In her time at the Ministry, Clare has led strategic initiatives to deliver ongoing improvements in service quality and health outcomes. These include leading legislative change on earnings compensation for people donating organs for transplantation, strengthening national telehealth, maternity, primary care and ambulance services, and overseeing the implementation of regulatory change in abortion law, medicinal cannabis and vaping reform.
John is affiliated to Ngāti Rākaipaaka, Ngāti Kahungunu and Ngāti Rongomaiwahine. In 2018, John was acknowledged in parliament for his work in successfully negotiating a $100 million Treaty of Waitangi settlement for Ngā Iwi me Ngā Hapū o Te Rohe o Te Wairoa – this was the culmination of over 30 years work.
John began his career in the Department of Conservation in 1989 (working on Treaty of Waitangi policy and negotiations), before moving on to the Ministry of Education (Māori Education Group) in 1991.
John originally joined the Ministry of Health in 1993, as a foundation member of the then newly-established Māori Health Directorate, Te Kete Hauora. John then spent six years working in the Ministry, culminating in management roles in both public health and Māori health (as Manager, Te Kete Hauora).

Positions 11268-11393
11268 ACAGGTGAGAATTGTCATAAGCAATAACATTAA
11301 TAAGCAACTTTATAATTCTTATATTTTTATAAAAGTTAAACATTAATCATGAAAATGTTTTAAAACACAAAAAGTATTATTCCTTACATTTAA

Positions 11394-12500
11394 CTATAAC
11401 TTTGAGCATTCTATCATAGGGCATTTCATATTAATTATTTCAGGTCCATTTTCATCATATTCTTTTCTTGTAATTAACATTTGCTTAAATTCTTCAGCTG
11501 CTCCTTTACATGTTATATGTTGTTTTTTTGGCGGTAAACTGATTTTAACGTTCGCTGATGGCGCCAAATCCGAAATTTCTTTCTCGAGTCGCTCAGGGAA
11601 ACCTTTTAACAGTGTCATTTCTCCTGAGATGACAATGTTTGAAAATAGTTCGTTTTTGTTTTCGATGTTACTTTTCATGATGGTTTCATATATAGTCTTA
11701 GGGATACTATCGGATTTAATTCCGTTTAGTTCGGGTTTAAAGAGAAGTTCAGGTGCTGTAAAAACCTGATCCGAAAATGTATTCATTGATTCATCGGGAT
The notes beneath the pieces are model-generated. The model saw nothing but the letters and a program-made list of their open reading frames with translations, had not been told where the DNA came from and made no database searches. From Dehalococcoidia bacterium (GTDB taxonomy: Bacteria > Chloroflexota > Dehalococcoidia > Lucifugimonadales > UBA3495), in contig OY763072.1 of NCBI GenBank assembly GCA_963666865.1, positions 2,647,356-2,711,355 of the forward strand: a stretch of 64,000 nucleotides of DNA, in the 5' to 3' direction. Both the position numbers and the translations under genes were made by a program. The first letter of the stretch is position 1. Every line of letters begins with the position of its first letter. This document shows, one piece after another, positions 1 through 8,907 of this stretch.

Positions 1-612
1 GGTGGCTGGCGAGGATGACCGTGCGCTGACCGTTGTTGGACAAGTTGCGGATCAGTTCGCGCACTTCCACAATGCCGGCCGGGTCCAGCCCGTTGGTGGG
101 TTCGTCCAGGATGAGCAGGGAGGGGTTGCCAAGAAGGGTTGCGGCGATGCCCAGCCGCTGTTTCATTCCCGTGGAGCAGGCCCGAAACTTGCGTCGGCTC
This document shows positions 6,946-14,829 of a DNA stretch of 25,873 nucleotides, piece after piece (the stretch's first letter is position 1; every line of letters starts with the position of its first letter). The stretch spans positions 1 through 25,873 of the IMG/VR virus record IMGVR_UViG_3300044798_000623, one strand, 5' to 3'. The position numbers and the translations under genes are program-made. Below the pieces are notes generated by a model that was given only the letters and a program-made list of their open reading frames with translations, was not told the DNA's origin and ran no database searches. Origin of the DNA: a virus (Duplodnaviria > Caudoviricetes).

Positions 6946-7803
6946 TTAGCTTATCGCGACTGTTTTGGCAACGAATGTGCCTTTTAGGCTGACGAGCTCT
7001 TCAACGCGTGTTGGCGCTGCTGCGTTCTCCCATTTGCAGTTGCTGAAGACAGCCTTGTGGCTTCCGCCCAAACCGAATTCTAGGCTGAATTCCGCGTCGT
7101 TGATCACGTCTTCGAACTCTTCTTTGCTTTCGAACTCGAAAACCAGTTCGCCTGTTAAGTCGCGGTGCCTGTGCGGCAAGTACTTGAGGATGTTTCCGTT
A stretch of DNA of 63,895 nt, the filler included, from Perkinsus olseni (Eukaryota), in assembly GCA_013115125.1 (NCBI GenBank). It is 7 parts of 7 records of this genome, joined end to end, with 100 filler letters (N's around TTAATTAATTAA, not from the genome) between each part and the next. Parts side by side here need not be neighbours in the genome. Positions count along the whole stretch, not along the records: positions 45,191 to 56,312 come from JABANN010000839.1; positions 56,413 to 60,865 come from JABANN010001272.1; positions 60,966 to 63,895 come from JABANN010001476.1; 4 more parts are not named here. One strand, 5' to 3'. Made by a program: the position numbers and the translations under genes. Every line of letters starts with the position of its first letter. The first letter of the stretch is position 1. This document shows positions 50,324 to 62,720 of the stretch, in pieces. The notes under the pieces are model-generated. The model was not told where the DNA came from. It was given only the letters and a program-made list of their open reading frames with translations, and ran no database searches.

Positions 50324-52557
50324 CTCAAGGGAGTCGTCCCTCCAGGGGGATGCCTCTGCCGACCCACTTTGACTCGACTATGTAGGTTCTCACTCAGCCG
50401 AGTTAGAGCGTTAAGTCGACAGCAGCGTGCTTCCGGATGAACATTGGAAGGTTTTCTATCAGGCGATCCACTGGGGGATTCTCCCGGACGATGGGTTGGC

In the last six years John has undertaken a number of significant roles in tertiary education, including as: Chief Advisor Wānanga, Tertiary Education Commission; Deputy Chief Executive, Te Wānanga o Aotearoa; and Chief Operating Officer, Taratahi Institute of Agriculture.
Lorraine Hetaraka (Tapuika, Ngāti Pikiao, Ngāiterangi, Ngāti Ranginui, Ngāti Kahu) joined the Ministry on 15 March.
Lorraine has been the Chief Executive of Te Arawa Whānau Ora for the last year and has made a significant contribution to Māori and other high-needs populations’ wellbeing in the communities this organisation supports.
Lorraine has a strong clinical and academic background in nursing leadership. She started her career as a registered nurse and then progressed into roles as a Nursing Leader and Nursing Director accountable for strategy, workforce planning, policy and primary healthcare delivery. This included working for the National Hauora Coalition and Procare Health and Homecare Medical. She was also joint Associate Director of Nursing: Māori at Auckland District Health Board and the University of Auckland for four years.
Dr Andrew Connolly joined the Ministry on 15 February, on secondment from Counties Manukau DHB for the 2021 year.
Andrew is a General and Colorectal surgeon at Counties Manukau DHB and will continue to have a clinical role at CMDHB during the secondment. He is a former Chair of the Medical Council of New Zealand and has recently served as Deputy Commissioner at Waikato DHB and as a Crown Monitor at Southern DHB, and remains as clinical advisory to both Boards.
He has a strong interest in governance, education, and service improvement and has served on various national committees and boards including the Planned Care Advisory Group, the Health Quality and Safety Commission, and the Health Workforce Advisory Board. He also sits on the Royal Australasian College of Surgeons Indigenous Health Committee.